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Thread: Montana City Cashing in on Toxic Water Pit

  1. #1
    Cyburbian Plus
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    Montana City Cashing in on Toxic Water Pit

    From the AP Wire:
    http://www.newsday.com/news/nationwo...orld-headlines
    BUTTE, Mont. -- Turning lemons into tourist lemonade, the Chamber of Commerce in this mining city is charging admission to see one of America's largest bodies of toxic water. And people are paying.

    "Some people see contaminated water," said chamber executive Marko Lucich. "I see wealth."

    The chamber launched a trial run last summer, charging visitors $1 to gaze at the Berkeley Pit and its placid, gray water. There were enough people willing to pay that officials decided to charge again this year -- doubling the price to $2.
    .....
    Admission fees brought in about $18,600 between June 15 and Sept. 30 last year. Some of the proceeds will go toward improvements intended to make the site even more attractive to tourists.
    .....
    Pit owner Montana Resources, which operates Butte's only active mine, has deeded the Chamber of Commerce the observation deck and 2 1/2 nearby acres. The chamber plans $275,000 in improvements, including a pavilion, a playground, food service and flush toilets in place of outhouses.
    What an attraction ?
    If you were there on vacation would you go see it ?
    Good examaple of the Lemon/Lemonade adage/cliché.

  2. #2
    Cyburbian mgk920's avatar
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    Quote Originally posted by JNA
    From the AP Wire:
    http://www.newsday.com/news/nationwo...orld-headlines


    What an attraction ?
    If you were there on vacation would you go see it ?
    Good examaple of the Lemon/Lemonade adage/cliché.
    What's the latest info on the expected time when that pit starts overflowing?



    Mike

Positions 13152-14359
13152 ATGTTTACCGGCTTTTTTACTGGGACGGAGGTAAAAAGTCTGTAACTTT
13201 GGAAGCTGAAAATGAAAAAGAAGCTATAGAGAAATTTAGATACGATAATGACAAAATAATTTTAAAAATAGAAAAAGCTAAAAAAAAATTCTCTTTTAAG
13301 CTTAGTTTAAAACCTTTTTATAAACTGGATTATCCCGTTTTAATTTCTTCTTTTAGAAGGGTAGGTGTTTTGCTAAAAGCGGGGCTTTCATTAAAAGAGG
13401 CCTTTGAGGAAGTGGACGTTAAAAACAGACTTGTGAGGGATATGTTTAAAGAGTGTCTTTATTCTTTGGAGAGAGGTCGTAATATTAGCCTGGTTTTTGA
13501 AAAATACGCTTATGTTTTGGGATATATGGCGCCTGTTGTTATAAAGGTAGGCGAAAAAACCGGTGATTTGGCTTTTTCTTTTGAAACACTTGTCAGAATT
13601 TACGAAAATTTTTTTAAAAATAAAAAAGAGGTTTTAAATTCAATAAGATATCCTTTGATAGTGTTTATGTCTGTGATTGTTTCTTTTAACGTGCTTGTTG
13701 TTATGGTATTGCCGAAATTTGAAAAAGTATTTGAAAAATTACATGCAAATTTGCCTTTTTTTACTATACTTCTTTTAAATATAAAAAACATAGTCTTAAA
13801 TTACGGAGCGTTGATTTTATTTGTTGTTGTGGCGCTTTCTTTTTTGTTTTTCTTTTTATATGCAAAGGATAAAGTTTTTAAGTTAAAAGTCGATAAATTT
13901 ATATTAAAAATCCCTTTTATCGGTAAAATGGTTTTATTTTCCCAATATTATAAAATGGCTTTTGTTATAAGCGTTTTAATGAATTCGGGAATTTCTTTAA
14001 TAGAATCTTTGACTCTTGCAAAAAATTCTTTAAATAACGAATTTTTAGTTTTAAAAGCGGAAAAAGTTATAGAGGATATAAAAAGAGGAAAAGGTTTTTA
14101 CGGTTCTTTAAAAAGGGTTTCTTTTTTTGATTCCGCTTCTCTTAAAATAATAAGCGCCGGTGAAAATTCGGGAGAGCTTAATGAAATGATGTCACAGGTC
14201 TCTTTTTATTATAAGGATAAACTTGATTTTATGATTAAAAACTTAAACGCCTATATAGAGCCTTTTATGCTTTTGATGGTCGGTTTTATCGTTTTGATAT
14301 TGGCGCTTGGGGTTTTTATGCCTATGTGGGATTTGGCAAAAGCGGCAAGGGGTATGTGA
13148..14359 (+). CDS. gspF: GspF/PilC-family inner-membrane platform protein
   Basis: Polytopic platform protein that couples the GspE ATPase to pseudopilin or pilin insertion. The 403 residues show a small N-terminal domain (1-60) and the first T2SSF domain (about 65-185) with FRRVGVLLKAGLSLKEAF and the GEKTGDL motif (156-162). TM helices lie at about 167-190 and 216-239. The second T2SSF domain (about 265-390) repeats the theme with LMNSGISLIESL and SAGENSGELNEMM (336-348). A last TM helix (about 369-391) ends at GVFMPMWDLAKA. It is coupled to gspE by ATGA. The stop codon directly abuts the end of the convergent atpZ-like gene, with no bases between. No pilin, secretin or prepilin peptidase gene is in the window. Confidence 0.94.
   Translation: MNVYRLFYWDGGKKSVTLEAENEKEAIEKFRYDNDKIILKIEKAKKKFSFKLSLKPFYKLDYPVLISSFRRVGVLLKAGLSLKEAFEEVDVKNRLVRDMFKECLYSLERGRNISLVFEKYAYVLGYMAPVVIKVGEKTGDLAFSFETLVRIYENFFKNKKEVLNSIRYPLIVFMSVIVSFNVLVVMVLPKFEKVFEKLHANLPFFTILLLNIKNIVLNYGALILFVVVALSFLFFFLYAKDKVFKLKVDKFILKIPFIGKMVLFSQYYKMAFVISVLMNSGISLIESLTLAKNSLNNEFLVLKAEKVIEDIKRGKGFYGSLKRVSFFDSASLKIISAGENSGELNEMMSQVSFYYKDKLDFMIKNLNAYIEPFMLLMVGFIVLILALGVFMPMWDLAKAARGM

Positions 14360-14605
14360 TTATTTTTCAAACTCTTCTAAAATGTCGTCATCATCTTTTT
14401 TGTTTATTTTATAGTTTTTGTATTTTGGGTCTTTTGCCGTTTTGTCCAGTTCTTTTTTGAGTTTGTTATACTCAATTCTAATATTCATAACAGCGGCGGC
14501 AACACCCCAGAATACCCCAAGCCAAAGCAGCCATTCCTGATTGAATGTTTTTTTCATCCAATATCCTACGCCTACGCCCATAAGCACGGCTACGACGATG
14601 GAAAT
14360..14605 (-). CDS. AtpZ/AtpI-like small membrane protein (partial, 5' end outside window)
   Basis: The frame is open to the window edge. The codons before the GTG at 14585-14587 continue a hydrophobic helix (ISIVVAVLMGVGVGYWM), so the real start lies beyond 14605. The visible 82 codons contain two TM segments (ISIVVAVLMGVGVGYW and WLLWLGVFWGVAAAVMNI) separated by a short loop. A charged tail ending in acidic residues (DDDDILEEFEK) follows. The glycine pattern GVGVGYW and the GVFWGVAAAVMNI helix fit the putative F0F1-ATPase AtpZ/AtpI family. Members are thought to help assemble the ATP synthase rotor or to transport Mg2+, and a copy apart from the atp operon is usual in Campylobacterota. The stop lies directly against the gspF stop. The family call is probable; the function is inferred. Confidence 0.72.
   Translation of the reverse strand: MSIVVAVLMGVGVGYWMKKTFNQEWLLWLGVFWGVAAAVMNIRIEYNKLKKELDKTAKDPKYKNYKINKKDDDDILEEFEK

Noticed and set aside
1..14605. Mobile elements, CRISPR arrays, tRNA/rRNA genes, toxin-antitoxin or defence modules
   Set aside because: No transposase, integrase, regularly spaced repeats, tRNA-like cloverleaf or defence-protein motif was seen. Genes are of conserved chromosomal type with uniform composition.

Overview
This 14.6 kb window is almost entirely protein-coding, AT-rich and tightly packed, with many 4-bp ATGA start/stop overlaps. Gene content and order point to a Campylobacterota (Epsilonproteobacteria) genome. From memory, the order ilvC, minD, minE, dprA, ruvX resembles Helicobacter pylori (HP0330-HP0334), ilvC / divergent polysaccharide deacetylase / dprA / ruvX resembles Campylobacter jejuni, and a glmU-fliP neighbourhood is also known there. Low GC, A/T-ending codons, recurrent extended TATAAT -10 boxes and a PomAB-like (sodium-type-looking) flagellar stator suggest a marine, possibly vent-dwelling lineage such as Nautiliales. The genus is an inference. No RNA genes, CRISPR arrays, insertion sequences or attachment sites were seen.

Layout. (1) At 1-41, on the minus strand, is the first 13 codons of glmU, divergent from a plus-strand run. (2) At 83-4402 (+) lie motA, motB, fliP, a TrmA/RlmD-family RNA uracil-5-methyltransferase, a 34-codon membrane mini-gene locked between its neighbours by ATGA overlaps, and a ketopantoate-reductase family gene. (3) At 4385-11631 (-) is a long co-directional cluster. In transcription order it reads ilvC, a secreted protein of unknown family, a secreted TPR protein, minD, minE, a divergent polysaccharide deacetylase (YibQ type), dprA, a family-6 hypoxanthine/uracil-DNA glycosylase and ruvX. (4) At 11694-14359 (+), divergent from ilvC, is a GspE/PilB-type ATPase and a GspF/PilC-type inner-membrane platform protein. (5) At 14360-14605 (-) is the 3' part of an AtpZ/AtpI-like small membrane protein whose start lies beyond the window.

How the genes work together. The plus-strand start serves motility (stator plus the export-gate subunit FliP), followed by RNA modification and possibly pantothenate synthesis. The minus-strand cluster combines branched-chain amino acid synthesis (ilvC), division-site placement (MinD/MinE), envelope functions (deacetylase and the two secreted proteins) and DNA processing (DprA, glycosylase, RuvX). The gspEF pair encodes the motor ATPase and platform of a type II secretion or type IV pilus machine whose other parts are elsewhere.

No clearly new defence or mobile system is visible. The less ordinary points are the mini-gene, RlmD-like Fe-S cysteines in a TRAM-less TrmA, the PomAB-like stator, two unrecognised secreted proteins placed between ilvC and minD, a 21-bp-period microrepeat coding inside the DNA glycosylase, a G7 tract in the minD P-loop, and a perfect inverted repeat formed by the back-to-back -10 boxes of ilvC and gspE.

3. #3
    Cyburbian otterpop's avatar
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    Quote Originally posted by mgk920
    What's the latest info on the expected time when that pit starts overflowing?



    Mike
    There isn't any danger of the toxic water overtopping the pit. The danger is that the water will rise high enough to pollute the groundwater, if (when) that happens, the domestic wells in the valley could become irreversibly polluted.


    Awfully glad my family got to see the pit before the admission kicked in.
    "I am very good at reading women, but I get into trouble for using the Braille method."

    ~ Otterpop ~

  4. #4
    Cyburbian
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    Okay, you guys need to see the thing before you start passing judgement. It's freakin' huge. You can see it from an airplane, easily. Its enormous. Its ugly. Its hugely controversial across the state. And, evidently, its a moneymaker.

    Plus, the city of butte is absolutely fascinating. Its such a ghost-city... turn of the century, it was hopping. Now, the whole place is crumbling. Mine shafts and tailings piles are scattered throughout, the houses are absolutely gorgeous while completely falling apart, the topography is very similar to san fran... And, to top it off, you've got this absolutely enormous open-pit mine in the center of town...i love the place.

  5. #5
    Cyburbian otterpop's avatar
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    Yeah, Butte is pretty cool, even after the brothel museum closed. The working-class neighborhoods have wonderful homes. The downtown is great, though a little empty. Good restaurants, too.

    It is definitely worth a visit. The question is do you visit for St. Patrick's Day (one hell of a party) or July 3rd for the fireworks show (miners know explosives)?
    "I am very good at reading women, but I get into trouble for using the Braille method."

    ~ Otterpop ~

  6. #6
    Cyburbian jordanb's avatar
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    It appears that this is the beast here:

    http://maps.google.com/maps?f=q&hl=e...2,0.052915&t=k

    Also I found this:

    http://www.pitwatch.org/

    You think it'd be an advocacy group but it appears to be greenwashing.

    Hilariously, they seem to think that groundwater contamination is a feature:

    The Berkeley Pit will not overflow
    [...]
    Third, if for some unforeseen reason the water level in the Berkeley Pit were allowed to rise unchecked, the water would still never overtop the rim of the Pit. At some point, groundwater flow would eventually reverse direction. Instead of flowing toward the Pit, as it does now, the water would begin to flow away from the Pit, into the void spaces between the sand grains in the alluvial aquifer. This underground water movement would prevent the Pit surface water from ever approaching the rim.
    Reality does not conform to your ideology.
    http://neighborhoods.chicago.il.us Photographs of Life in the Neighborhoods of Chicago
    http://hafd.org/~jordanb/ Pretentious Weblog.

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